We would listen to the songs and be like that’d be a rad part for Adam [Lazzara of Taking Back Sunday] to sing on because I can totally picture his voice. Or like the Madonna song, it’d be really cool for Max [Bemis of Say Anything] to sing on because he’s a little bit crazy and the song’s called “Crazy For You.” So his voice would fit perfect in that song. It was just bands and guys we’ve been friends with for a long time. It’s guys that have, even though we’re close in age to a lot of these guys, they were fans of New Found Glory from a long time ago. They all have From The Screen To Your Stereo, the first one, and used to be fans and stuff, and still are. It was really flattering because they wanted to be a part of it.
So are you happy with how Part II turned out in the end?
Yeah, I love it. I love the way it’s recorded and the song selection that we picked. I don’t know. I like it a lot. Better than the first one, I think.
Now Coming Home is a little over a year old. I personally loved it and thought it was one of your best records, but it never really seemed to take off like your previous work did. Are you a little disappointed with how that all turned out?
No, I’m not at all. I think that that record came out when it was supposed to come out. We were at a point in our lives where… Those songs came out for a reason. So I’m not disappointed because it was a record that I think we needed to make to kind of show that as a band we’ve progressed. We can write songs that aren’t a sheen of vocals and like chugga-chugga the whole time. It’s funny because it’s an album that a lot of our old fans came back, got that record and kind of came back for, as opposed to like… I can’t explain it. It’s like the older fans that we have kind of disappeared for a while from going to shows and stuff, and it’s a lot of the younger kids now. When this album came out, you started seeing those older kids, those older fans, coming back to the shows as well.
It seemed like Geffen kind of dropped the ball with promoting it too. Are you disappointed with how the label handled it?
I guess to an extent. I mean any label you’re on, you’re going to have some sort of problem with. We were a little disappointed, but at the same time we’ve always been a self-sufficient band, so we can work through anything. For example, right now we just put out the cover songs CD on a one record thing with Drive-Thru. We’re not on a label. We don’t really have anything going on. I mean we’re talking to labels and stuff right now, but we’re playing all these shows and the majority of the tour has been sold out. So it’s like regardless of a label or not, we’re still able to tour, put out records and sell out shows, which is the important thing. And every record we’ve put out, Sticks And Stones, Catalyst, Coming Home, there’s always been a different freaking label president. So we’re always having to reintroduce our band to these people.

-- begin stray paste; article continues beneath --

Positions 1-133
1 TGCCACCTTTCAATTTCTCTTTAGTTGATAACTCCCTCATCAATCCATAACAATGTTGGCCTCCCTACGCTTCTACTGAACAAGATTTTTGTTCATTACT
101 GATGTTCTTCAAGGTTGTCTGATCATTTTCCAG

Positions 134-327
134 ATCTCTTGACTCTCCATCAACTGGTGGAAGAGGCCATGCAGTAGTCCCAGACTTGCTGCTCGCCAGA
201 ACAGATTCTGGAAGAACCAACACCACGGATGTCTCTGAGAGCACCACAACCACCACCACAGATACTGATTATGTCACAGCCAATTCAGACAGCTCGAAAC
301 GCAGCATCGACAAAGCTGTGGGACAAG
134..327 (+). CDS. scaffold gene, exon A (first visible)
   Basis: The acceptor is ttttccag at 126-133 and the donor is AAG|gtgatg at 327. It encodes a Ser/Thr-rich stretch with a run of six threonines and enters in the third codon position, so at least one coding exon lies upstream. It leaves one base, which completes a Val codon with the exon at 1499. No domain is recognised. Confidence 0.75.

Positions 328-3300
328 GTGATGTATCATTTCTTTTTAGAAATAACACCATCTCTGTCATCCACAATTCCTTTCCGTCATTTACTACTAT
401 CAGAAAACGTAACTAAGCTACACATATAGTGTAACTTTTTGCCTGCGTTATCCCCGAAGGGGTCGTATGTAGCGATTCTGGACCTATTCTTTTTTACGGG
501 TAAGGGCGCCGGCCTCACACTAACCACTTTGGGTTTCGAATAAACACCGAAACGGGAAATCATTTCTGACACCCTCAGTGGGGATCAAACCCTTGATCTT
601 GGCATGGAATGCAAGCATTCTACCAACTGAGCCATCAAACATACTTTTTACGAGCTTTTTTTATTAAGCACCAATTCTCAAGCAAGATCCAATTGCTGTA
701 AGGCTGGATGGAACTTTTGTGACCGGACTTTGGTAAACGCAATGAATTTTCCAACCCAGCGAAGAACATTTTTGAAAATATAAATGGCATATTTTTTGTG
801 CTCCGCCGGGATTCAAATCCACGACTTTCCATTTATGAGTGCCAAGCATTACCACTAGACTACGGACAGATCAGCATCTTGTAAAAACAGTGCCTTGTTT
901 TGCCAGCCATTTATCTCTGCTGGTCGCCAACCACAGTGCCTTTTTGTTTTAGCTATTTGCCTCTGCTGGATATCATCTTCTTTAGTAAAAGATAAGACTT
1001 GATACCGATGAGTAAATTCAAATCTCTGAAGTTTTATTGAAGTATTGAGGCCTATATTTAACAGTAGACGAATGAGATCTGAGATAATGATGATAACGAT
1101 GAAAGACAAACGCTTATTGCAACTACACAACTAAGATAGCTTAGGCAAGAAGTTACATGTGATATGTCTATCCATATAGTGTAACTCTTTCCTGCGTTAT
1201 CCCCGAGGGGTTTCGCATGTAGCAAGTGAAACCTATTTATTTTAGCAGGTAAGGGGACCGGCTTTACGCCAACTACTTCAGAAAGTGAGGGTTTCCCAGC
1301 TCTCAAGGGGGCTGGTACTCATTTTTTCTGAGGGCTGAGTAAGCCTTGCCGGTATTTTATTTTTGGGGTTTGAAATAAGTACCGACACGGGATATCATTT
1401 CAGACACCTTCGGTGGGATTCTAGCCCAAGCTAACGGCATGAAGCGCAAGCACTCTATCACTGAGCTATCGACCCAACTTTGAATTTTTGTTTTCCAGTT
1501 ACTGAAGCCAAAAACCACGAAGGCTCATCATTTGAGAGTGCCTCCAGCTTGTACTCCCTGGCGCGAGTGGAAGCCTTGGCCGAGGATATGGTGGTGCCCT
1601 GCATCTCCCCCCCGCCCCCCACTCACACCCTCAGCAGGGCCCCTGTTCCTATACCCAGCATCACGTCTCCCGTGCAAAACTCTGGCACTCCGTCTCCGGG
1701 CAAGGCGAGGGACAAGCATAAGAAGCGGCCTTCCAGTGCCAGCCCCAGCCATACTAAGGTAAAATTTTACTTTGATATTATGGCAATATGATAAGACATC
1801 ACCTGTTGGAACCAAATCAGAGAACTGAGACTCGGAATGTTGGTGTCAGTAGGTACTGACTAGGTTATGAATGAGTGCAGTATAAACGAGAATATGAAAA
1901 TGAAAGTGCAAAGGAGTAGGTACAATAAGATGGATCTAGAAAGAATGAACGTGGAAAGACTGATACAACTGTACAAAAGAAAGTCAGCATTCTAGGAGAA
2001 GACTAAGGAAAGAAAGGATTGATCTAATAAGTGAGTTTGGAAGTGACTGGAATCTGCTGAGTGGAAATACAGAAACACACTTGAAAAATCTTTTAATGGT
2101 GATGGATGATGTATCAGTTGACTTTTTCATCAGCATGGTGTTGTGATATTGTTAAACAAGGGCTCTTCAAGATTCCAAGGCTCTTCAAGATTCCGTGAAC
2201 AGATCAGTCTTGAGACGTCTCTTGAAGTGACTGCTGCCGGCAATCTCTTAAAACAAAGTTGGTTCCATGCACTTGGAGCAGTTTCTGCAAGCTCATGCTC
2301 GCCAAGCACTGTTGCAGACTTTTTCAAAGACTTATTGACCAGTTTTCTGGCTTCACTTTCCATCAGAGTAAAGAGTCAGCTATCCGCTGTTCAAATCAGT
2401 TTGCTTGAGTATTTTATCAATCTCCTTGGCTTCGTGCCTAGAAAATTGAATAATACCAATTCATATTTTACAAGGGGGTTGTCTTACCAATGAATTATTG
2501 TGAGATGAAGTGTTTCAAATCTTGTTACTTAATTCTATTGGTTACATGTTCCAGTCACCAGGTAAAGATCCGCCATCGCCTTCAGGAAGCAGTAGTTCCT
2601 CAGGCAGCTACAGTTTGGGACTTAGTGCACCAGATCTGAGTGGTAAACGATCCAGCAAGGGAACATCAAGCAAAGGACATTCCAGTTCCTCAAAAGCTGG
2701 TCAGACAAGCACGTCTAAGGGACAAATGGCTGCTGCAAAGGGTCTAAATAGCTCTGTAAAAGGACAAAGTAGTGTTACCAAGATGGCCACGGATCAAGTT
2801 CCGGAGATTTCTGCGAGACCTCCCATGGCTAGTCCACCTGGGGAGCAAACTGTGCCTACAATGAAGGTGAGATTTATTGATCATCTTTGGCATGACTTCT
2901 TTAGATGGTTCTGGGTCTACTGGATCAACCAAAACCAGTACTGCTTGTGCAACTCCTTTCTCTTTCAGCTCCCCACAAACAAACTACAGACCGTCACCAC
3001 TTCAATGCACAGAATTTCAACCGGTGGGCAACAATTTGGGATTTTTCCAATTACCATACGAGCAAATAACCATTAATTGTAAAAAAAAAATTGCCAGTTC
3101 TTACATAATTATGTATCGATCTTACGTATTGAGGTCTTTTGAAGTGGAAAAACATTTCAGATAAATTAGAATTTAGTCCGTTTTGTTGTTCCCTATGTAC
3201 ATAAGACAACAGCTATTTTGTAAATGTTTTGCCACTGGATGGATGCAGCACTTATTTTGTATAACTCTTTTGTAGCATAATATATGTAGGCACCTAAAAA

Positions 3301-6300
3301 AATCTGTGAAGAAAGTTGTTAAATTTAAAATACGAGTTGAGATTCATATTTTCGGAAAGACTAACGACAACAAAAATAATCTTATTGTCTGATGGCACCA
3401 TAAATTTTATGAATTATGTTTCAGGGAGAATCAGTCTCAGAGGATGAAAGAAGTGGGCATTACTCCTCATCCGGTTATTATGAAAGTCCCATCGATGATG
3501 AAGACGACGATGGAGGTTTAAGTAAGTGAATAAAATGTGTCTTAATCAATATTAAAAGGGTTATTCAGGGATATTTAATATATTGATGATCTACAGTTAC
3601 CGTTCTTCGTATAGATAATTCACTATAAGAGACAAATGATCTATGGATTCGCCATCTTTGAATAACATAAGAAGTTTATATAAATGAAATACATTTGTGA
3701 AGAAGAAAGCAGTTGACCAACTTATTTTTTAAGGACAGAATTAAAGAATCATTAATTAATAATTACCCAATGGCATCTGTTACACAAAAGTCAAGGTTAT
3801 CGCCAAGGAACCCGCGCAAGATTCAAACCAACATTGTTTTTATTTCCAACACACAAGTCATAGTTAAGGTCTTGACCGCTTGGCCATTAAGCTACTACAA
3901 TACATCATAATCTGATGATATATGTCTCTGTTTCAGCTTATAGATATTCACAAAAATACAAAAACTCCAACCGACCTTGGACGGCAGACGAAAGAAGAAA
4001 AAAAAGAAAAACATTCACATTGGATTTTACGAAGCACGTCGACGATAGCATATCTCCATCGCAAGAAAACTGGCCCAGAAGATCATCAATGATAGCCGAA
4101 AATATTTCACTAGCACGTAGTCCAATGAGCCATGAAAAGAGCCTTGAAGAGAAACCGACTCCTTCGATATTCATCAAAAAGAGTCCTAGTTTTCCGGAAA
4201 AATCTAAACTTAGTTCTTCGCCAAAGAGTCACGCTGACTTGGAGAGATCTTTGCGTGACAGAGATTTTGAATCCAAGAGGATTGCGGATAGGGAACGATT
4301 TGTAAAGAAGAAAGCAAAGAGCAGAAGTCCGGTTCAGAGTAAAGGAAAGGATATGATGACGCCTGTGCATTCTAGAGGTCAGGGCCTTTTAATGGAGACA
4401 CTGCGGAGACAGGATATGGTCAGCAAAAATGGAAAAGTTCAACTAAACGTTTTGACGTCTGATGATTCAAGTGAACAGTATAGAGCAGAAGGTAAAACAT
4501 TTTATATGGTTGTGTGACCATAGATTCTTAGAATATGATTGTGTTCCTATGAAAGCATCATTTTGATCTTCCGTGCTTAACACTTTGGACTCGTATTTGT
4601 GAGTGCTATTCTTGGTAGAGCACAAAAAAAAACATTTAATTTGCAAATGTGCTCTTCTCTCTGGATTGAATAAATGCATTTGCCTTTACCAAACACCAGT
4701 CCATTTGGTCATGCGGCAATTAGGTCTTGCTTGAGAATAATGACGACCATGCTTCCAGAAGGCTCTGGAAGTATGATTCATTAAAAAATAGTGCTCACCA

Are you guys leaning towards going back to an independent label or staying on a major?
I kind of still want to be on a major. It depends. We’re talking to independent labels. We’re talking to major labels. It really, to be honest, doesn’t matter to me. I just want a label that’s going to back our band 100%. There’s pros and cons to each thing. Some independent labels are sketchier than major labels. The good thing about having a major label is that instead of like 20 people working for your band, you have hundreds of people working for your band.
I also noticed over the last few records your voice has sounded stronger and more improved. Have you been doing anything differently?
Ummm… No. [Laughs] Just drinking wine. [Laughs] I don’t know. No, nothing really. I think just from touring for so long and being in a band for 10 years, I think that gives you a little more confidence.
Have you guys already started writing stuff for the new record?
Yeah, our guitar player Chad has been working on it. We have tons and tons of riffs and different parts, but there’s not really any kind of full songs yet. We work here and there a little bit during sound checks and stuff, but it’s not really like getting into it. At the end of January, we fly to England with Paramore and Bayside, and we’ll be in England and Europe for a month. Once we come back from that, that’s when we’re going to start writing and really focus on writing a new record.
Do you have any idea when it’s going to come out?
I have no idea. Hopefully by next year. You know, middle of next year.
It probably depends on the whole label thing as well.
Yeah, exactly. Well fuck, who knows? Maybe we’ll get someone to fund us for the recording and put it out ourselves. Who fucking knows?